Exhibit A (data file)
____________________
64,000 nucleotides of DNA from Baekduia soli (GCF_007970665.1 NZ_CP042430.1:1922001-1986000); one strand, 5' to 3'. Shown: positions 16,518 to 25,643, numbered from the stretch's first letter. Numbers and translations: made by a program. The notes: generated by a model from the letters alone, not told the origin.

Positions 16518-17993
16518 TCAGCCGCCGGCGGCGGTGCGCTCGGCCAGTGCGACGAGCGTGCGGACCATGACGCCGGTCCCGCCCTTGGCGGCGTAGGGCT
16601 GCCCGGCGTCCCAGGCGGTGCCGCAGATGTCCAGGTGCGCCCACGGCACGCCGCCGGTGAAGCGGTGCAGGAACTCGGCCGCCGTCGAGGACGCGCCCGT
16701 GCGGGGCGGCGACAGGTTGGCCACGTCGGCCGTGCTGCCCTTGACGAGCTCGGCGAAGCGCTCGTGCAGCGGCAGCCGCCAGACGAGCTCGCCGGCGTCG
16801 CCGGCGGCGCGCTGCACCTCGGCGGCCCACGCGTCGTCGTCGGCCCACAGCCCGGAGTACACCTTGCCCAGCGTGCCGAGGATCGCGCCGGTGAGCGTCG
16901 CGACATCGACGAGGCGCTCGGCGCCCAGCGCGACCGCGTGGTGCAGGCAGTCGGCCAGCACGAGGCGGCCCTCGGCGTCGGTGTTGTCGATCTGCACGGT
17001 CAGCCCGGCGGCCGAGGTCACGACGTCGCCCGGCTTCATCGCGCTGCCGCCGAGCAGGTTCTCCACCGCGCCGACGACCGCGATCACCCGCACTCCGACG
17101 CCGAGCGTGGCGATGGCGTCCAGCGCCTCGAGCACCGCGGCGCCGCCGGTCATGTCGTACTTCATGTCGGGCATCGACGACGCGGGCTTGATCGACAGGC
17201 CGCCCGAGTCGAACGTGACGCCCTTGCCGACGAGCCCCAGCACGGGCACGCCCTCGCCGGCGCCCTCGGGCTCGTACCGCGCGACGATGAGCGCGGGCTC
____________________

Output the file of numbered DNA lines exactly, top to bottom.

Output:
64,000 nucleotides of DNA from Baekduia soli (GCF_007970665.1 NZ_CP042430.1:1922001-1986000); one strand, 5' to 3'. Shown: positions 16,518 to 25,643, numbered from the stretch's first letter. Numbers and translations: made by a program. The notes: generated by a model from the letters alone, not told the origin.

Positions 16518-17993
16518 TCAGCCGCCGGCGGCGGTGCGCTCGGCCAGTGCGACGAGCGTGCGGACCATGACGCCGGTCCCGCCCTTGGCGGCGTAGGGCT
16601 GCCCGGCGTCCCAGGCGGTGCCGCAGATGTCCAGGTGCGCCCACGGCACGCCGCCGGTGAAGCGGTGCAGGAACTCGGCCGCCGTCGAGGACGCGCCCGT
16701 GCGGGGCGGCGACAGGTTGGCCACGTCGGCCGTGCTGCCCTTGACGAGCTCGGCGAAGCGCTCGTGCAGCGGCAGCCGCCAGACGAGCTCGCCGGCGTCG
16801 CCGGCGGCGCGCTGCACCTCGGCGGCCCACGCGTCGTCGTCGGCCCACAGCCCGGAGTACACCTTGCCCAGCGTGCCGAGGATCGCGCCGGTGAGCGTCG
16901 CGACATCGACGAGGCGCTCGGCGCCCAGCGCGACCGCGTGGTGCAGGCAGTCGGCCAGCACGAGGCGGCCCTCGGCGTCGGTGTTGTCGATCTGCACGGT
17001 CAGCCCGGCGGCCGAGGTCACGACGTCGCCCGGCTTCATCGCGCTGCCGCCGAGCAGGTTCTCCACCGCGCCGACGACCGCGATCACCCGCACTCCGACG
17101 CCGAGCGTGGCGATGGCGTCCAGCGCCTCGAGCACCGCGGCGCCGCCGGTCATGTCGTACTTCATGTCGGGCATCGACGACGCGGGCTTGATCGACAGGC
17201 CGCCCGAGTCGAACGTGACGCCCTTGCCGACGAGCCCCAGCACGGGCACGCCCTCGCCGGCGCCCTCGGGCTCGTACCGCGCGACGATGAGCGCGGGCTC